The Australian Veterans' Accounts
Interview with Grace Halstead
“And the sister, in this case me and this other sister, would receive them into the plane in their litters. And that was highly organised because they had to go according to their injuries. In fact the fractures were on the upper litters so the fractured limb would be out of the way. And they came right down four litters either side so that’s eight, plus walkers and psychos and so on. And the ones most seriously ill would be right on the bottom litter and right up near the bulkhead so that the sister would be, on take-off and landing, sitting between the two seriously ill patients.
And then once we took off we then started to, on each pannier, which was the litter, was a little message about each patient so we knew exactly what was wrong with them and what they needed on the journey, which was three and a half hours. And if it was calm it was wonderful and if it wasn’t calm it wasn’t so wonderful particularly when we had to hop over the mountains. Of course we didn’t have, it wasn’t, we needed oxygen in the plane if we went above 10,000 feet and quite often we gave oxygen during the trip.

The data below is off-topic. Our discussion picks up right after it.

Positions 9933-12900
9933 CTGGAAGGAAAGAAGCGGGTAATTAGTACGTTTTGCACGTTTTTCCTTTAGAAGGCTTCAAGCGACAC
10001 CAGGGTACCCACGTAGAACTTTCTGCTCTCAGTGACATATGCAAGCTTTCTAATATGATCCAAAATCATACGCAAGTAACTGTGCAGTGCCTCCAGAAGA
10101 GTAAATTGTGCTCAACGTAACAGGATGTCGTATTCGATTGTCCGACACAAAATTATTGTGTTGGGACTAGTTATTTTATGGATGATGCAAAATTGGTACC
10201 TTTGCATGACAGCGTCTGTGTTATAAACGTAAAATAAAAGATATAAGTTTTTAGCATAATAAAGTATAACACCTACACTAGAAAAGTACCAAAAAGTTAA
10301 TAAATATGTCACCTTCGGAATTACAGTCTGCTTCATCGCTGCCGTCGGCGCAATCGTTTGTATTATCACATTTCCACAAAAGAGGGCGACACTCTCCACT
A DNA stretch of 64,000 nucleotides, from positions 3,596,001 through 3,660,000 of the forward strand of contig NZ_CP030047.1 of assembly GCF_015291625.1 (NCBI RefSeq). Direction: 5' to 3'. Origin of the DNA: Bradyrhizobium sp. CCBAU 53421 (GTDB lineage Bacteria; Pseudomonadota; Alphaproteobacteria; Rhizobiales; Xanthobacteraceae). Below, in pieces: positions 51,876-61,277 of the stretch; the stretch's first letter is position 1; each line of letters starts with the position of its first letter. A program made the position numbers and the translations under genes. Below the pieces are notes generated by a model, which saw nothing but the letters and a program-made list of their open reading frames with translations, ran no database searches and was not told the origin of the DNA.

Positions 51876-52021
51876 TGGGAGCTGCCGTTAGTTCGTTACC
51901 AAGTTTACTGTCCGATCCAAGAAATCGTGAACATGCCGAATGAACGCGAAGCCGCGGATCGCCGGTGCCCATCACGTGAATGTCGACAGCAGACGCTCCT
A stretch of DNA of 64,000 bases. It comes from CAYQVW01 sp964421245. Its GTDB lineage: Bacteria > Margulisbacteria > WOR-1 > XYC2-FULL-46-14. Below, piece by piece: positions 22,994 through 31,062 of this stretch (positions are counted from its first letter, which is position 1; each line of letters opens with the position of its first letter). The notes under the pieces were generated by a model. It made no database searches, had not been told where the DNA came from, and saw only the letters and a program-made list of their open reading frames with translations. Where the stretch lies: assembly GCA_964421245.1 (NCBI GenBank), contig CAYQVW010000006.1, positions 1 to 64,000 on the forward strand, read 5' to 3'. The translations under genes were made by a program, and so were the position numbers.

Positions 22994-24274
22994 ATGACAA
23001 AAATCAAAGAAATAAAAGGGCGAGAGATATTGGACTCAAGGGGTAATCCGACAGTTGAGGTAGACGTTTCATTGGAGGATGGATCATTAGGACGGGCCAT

However when I actually graduated I did a couple [of trips] on my own, we were the only medical people on board of course. The pilot and the navigator and the whole crew were marvellous because they would ask what sort of patients we had on, and how we wanted them to fly and if they were colostomies, which would of course have a colostomy bag that needed attention and they needed to fly as low as they possibly could. If they had to go up really high we had to have oxygen cylinders ready, well I did because I was the only one there this particular flight.”
[Find out more about the role of Australian nurses in the Korean War.]